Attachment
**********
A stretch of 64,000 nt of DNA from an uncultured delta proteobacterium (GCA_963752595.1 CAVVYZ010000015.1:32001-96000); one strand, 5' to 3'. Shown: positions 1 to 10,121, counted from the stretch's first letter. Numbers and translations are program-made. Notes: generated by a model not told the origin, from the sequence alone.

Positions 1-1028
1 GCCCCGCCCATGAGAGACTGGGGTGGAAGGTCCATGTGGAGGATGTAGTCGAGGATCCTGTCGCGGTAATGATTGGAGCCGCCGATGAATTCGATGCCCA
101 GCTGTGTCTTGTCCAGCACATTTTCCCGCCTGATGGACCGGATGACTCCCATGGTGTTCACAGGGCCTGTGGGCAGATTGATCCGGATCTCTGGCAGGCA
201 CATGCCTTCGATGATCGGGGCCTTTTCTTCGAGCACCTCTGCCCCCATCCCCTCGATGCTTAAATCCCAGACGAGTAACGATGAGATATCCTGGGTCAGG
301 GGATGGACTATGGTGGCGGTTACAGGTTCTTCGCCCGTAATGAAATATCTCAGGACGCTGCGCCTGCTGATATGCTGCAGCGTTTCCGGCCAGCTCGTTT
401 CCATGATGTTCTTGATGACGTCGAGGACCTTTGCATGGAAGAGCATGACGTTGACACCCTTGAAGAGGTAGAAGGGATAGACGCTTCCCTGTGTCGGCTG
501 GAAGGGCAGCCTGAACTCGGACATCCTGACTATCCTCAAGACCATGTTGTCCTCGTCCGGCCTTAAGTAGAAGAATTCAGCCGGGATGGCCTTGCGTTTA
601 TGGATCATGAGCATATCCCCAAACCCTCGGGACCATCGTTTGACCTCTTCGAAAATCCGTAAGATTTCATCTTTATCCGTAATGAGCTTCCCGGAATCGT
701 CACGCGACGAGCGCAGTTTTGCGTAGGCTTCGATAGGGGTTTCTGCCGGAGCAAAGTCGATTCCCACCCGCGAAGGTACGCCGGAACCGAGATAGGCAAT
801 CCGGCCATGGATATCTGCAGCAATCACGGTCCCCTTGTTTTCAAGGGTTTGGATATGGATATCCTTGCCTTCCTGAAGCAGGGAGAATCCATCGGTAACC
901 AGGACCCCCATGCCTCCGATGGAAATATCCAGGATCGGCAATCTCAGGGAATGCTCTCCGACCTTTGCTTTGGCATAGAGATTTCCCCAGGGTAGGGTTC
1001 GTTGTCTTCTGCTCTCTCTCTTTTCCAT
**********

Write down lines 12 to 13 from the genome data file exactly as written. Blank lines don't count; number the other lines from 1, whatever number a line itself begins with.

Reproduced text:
901 AGGACCCCCATGCCTCCGATGGAAATATCCAGGATCGGCAATCTCAGGGAATGCTCTCCGACCTTTGCTTTGGCATAGAGATTTCCCCAGGGTAGGGTTC
1001 GTTGTCTTCTGCTCTCTCTCTTTTCCAT